How to remove a wall between a kitchen & dining room

Updated February 21, 2017

One way to give yourself a bigger kitchen is to remove a wall between your kitchen and dining room. Not only will you have more room, but you'll also be able to interact with your guests while you're cooking if you are having a house party. The most important part about removing one of these walls is careful planning. Depending on the wall type, you may need a professional to remove it, or it might be a project that you can take on yourself.

Determine if the wall between the kitchen and the dining room that you want to remove is load bearing or not. A professional builder or certified handyman can help you out with this process. Load -bearing walls need to be removed by professionals, which can be quite expensive. The average DIYer can remove a non-load-bearing wall between a kitchen and dining room, providing that the local codes allow for homeowner's to do this type of work. Check the building codes in your area to be sure before starting construction. Some municipalities will not allow DIYers to reroute water or gas pipes.

Move any appliances or furniture away from the wall to be removed. Place dust cloths and hang up plastic sheets over any surfaces that you wish to keep free of dust and debris.

Cut off the electricity to any circuits on the wall that you want to remove at the main switch. Remove the faceplates on the sockets and test the wires with a voltmeter to ensure that the electricity has been cut. Unscrew the plugs from the sockets, loosen the wires on the sides and discard.

Put on safety equipment, including goggles, gloves and long-sleeved shirts, before beginning work.

Remove any cabinets or countertops on the kitchen side of the load-bearing wall. Look underneath the countertop to see how it is fastened on top of the cabinets. Remove any screws or support brackets. Use a pry bar or crowbar to lift up on the countertop and remove it. Use a jigsaw on laminate and wooden countertops to make the job easier by breaking up the countertop. Remove any drawers from the cabinets. Pry the cabinets away from the wall or dismantle them with a screwdriver.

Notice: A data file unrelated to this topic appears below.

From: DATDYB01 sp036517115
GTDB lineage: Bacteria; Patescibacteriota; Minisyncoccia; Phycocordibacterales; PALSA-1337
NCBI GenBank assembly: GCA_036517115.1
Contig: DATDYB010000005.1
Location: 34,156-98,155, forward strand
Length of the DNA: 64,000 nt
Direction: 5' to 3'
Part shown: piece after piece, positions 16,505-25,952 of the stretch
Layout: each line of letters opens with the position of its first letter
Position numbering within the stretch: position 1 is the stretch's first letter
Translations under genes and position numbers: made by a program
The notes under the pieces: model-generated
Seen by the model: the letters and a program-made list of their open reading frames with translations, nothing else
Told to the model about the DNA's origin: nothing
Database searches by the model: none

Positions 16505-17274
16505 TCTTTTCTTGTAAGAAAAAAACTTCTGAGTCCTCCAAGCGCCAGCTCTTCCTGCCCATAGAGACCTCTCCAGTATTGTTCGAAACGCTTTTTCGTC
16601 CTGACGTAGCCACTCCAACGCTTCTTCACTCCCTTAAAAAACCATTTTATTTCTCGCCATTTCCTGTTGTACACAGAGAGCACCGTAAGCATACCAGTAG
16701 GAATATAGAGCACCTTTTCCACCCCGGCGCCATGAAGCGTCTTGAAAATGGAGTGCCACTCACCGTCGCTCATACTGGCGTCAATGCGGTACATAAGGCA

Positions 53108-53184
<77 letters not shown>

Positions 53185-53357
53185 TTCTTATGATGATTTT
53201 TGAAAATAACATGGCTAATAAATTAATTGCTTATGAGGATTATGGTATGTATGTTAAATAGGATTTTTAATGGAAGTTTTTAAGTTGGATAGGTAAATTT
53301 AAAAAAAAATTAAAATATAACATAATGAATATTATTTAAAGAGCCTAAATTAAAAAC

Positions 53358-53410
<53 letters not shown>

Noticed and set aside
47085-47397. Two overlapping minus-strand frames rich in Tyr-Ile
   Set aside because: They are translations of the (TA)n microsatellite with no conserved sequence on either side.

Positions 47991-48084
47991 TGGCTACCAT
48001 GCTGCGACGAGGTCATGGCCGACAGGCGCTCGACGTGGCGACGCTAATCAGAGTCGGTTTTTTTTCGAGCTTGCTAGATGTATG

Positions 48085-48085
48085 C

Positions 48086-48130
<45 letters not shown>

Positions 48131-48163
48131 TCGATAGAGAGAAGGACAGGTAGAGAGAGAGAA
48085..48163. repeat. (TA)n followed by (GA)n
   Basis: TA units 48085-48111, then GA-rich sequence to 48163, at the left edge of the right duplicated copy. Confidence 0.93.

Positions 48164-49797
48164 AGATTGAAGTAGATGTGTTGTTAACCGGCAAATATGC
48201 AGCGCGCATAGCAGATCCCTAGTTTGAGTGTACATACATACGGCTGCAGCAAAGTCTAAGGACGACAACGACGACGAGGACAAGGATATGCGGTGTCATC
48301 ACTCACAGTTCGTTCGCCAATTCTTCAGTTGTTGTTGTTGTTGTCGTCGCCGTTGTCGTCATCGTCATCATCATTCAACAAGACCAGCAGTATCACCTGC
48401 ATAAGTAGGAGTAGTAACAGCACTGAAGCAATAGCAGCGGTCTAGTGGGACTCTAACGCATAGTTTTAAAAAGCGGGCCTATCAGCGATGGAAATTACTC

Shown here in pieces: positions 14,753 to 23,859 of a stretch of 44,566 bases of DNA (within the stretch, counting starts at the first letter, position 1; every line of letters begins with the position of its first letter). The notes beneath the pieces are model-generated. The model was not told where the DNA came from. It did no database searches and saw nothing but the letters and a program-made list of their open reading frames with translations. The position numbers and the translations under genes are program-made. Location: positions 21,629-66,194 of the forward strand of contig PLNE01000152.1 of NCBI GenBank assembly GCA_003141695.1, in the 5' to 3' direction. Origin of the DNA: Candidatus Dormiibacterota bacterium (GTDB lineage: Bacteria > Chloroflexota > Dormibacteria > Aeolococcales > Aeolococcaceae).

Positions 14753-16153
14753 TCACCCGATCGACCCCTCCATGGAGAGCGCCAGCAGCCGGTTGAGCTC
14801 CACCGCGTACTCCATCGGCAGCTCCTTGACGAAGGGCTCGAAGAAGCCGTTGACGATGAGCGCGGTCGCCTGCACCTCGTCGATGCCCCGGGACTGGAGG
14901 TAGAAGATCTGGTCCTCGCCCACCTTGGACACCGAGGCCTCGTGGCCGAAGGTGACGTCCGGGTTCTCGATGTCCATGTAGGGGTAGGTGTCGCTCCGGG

Using a hammer or sledgehammer, break down all the drywall on both sides of the wall. Wear the proper safety equipment and start knocking away. Clear as much as possible until just the wooden wall studs are exposed.

Remove any electrical wires by pushing them up into the attic or splicing off the ends. Cover exposed wires with wire nuts and electrical tape.

Use a reciprocating saw to saw apart the studs. Remove the top plate by pulling it away from the ceiling. You may also need to use a pry bar or crowbar to help remove the plate.

Use the wrench to remove any anchor bolts holding the base stud of the wall in place. Pry the base up and out of the way with the pry bar.

Use the shop vac to clean up any debris. Fill in holes in the floor and ceiling with patching compound.

Things You'll Need

  • Safety equipment: goggles, hardhats, gloves
  • Dust covers
  • Dust sheets
  • Pry bar
  • Crowbar
  • Jigsaw with cutting blade
  • Screwdriver
  • Wire cutters
  • Hammers
  • Sledgehammers
  • Wire nuts
  • Electrical tape
  • Wrench
  • Patching material
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About the Author

Nathan McGinty started writing in 1995. He has a Bachelor of Science in communications from the University of Texas at Austin and a Master of Arts in international journalism from City University, London. He has worked in the technology industry for more than 20 years, in positions ranging from tech support to marketing.